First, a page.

Do you have evidence that your luggage was not in Amsterdam when you arrived to pick it up? It's entirely possible that it was there but they couldn't find it. They should cover the cost of your personal care items and a change of clothing that you had to purchase.

To answer your original question, I would ask for a credit towards half the cost of another flight to Europe, in premium economy. Actually, I'd ask for business class and negotiate down from there; your call of course. Request a validity period long enough to fit in with your future plans. They made your life miserable for several days; had they dealt with you properly you'd probably not even be seeking compensation.

Your letter needs to be concise, organized and polite. The person reading it at AA did not cause your problem. but is in a position to help you. You want your complaint to be understood on the first read-through and routed to the proper department for action. Picture a sallow-faced person working in a window-less room reading complaining emails eight hours a day ... even the plant on his desk is near death and all he has for lunch is a baloney sandwich. You want this person to be your friend, to care about your problem. I hate to say this, but it's a cold fact that nobody cares about the details, they just want to get through their day. Your job is to get your letter read and create some interest in what really was a horrible situation.
 

Neil Maley

Moderator
Staff Member
Advocate
Dec 27, 2014
16,768
15,376
113
New York
www.promalvacations.com
#7
You can write them back and tell them it's not acceptable. Use our contact list and write to Customer Service first. Give them a week to reply. If they still say the same thing, write to the first executive shown.

Give him a week to reply. If he doesn't up the offer, repeat weekly until you get all the way up the chain.

Let us know how you do.
 
Aug 28, 2015
3,729
2,897
113
New York
#8
We were offered a $300 voucher each for my wife and I.
Our flight #798 was scheduled to leave at 6:45 PM. We sat on the tarmac for 45 minutes and took off at 7:30 PM. The pilot announced at 11:30 PM that he was turning the plane around to land back in Philadelphia. There was very little information other than pilot announcing it was a navigation issue. We landed in PHL at 3:30 AM and were greeted by AA employees who told us we must get in line in order to receive our voucher for a new flight. They waited for the entire plane to empty and made sure everyone was in line. They then proceeded to call out names for customers to get their vouchers. I have no idea why AA employees were so adamant about standing in line only to call out names and the names were not in alphabetical order. A good hour into the process the employee who was calling names stopped and left the counter and it was now first come, first serve. It was 5:35 AM before I was able to get to the desk to receive my voucher. If the plane was turned around at 11:30 PM, AA had 4 hours to prepare for the flight disembarking so one would think someone might have had the vouchers already printed off.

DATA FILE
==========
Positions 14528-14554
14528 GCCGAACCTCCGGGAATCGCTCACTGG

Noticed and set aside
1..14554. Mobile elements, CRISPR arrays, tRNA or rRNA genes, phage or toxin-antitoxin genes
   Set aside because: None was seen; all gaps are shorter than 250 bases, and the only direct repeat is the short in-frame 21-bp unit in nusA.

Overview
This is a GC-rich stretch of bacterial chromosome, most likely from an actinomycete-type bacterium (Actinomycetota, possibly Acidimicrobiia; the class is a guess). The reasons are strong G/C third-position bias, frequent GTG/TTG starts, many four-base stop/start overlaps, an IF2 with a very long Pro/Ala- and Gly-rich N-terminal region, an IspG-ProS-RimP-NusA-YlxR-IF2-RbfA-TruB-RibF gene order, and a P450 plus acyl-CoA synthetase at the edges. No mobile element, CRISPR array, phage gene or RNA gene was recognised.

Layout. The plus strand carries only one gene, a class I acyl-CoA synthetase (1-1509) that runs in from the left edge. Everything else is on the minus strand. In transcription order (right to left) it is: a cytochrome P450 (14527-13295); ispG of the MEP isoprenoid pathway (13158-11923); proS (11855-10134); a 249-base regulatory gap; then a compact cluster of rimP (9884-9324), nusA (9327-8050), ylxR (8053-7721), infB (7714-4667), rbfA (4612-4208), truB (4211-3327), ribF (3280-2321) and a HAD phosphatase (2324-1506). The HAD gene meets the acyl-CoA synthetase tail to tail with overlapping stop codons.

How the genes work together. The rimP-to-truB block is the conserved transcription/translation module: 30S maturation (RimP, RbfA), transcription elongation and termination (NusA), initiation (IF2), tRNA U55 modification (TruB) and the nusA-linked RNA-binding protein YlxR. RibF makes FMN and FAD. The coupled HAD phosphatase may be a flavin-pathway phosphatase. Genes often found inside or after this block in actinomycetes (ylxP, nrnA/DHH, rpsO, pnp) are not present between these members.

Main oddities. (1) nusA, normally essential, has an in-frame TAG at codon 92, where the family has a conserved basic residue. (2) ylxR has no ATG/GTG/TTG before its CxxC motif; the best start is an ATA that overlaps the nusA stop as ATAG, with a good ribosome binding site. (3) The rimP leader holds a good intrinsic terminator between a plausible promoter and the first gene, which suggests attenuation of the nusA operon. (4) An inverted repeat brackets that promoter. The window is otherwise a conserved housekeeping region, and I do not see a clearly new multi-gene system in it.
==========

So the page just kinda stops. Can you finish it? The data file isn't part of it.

I received my voucher only to notice the new flight had a 13 hour lay over in Madrid and arriving in Amsterdam on Monday. Everyone was told they could not get their luggage and they were not going to offer hotels. There was a young lady with a small child who was asking about a room and the young gentleman at the counter gave her such a hard time I had to tell him he was totally out of line with his attitude. We had to drive home. We were able to make some phone calls and found a flight with a 3 hour layover in London. Why would AA would not offer vouchers that obviously with a shorter layover would make flights easier on their customers and try to make a bad situation a little more bearable.